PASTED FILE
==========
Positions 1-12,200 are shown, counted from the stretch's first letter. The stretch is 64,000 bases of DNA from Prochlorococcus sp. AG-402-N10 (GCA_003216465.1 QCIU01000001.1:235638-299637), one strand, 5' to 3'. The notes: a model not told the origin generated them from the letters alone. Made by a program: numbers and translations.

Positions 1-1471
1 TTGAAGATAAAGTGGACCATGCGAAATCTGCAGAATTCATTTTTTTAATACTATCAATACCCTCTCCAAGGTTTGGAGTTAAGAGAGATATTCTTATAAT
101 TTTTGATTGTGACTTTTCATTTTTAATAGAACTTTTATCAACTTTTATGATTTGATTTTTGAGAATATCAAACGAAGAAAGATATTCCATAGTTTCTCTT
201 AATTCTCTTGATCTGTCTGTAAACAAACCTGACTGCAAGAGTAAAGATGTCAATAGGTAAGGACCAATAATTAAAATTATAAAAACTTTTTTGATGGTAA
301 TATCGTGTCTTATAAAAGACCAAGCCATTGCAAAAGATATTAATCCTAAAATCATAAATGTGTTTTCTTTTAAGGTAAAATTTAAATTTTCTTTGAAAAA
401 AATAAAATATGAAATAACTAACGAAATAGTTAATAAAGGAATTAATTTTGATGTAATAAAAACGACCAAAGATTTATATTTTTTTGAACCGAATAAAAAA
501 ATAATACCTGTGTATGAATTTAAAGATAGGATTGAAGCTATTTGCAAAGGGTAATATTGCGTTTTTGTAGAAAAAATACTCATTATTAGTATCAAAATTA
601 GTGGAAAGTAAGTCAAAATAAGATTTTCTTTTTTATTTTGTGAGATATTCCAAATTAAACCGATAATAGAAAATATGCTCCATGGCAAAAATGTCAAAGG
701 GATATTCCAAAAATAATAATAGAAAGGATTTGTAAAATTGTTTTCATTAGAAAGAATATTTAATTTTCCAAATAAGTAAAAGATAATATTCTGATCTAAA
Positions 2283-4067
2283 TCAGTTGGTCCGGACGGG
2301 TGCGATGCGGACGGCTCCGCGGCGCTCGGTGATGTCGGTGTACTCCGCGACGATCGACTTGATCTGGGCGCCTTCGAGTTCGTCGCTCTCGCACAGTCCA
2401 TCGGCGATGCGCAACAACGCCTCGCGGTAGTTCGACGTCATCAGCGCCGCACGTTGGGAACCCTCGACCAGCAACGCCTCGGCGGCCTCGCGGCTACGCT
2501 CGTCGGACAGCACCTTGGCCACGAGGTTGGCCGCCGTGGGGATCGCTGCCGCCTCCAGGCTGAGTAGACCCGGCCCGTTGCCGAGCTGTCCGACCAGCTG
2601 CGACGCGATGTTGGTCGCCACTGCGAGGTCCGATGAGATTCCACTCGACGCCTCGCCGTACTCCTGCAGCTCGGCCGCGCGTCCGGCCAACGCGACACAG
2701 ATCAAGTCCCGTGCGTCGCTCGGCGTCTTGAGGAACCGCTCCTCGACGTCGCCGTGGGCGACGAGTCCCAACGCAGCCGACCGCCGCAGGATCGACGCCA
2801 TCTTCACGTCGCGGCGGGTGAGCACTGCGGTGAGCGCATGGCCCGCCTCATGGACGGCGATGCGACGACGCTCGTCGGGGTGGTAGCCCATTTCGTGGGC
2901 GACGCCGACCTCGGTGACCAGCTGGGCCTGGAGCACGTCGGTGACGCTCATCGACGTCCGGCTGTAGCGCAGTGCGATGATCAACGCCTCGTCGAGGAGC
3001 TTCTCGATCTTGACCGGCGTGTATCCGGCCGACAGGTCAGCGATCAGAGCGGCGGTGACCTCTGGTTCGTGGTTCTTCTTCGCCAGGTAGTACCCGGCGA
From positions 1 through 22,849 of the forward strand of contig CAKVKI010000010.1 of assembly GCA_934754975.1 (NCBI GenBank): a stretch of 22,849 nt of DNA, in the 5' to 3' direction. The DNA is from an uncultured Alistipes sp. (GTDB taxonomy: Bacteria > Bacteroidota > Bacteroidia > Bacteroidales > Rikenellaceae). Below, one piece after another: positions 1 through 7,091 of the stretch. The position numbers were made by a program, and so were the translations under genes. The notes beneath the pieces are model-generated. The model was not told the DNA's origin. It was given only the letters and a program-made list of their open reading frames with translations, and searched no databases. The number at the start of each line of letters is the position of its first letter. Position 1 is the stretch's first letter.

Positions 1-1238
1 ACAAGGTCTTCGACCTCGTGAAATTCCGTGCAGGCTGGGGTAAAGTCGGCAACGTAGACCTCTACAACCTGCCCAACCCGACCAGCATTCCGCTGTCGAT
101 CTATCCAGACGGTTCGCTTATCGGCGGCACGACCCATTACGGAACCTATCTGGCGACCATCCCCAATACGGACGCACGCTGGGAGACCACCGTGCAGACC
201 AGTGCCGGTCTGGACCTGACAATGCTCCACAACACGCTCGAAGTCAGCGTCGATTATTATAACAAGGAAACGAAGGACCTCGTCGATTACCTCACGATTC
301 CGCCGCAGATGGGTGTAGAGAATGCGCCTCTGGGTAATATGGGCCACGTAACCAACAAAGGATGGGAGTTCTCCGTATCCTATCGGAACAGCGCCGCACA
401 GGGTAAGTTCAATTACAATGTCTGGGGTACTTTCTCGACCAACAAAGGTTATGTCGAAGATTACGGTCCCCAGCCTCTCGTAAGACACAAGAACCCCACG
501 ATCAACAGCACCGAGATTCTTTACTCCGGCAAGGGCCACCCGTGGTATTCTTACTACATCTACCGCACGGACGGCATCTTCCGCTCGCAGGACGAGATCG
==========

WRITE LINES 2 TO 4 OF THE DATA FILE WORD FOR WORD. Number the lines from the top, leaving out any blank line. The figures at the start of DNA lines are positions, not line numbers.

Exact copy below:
Positions 1-1471
1 TTGAAGATAAAGTGGACCATGCGAAATCTGCAGAATTCATTTTTTTAATACTATCAATACCCTCTCCAAGGTTTGGAGTTAAGAGAGATATTCTTATAAT
101 TTTTGATTGTGACTTTTCATTTTTAATAGAACTTTTATCAACTTTTATGATTTGATTTTTGAGAATATCAAACGAAGAAAGATATTCCATAGTTTCTCTT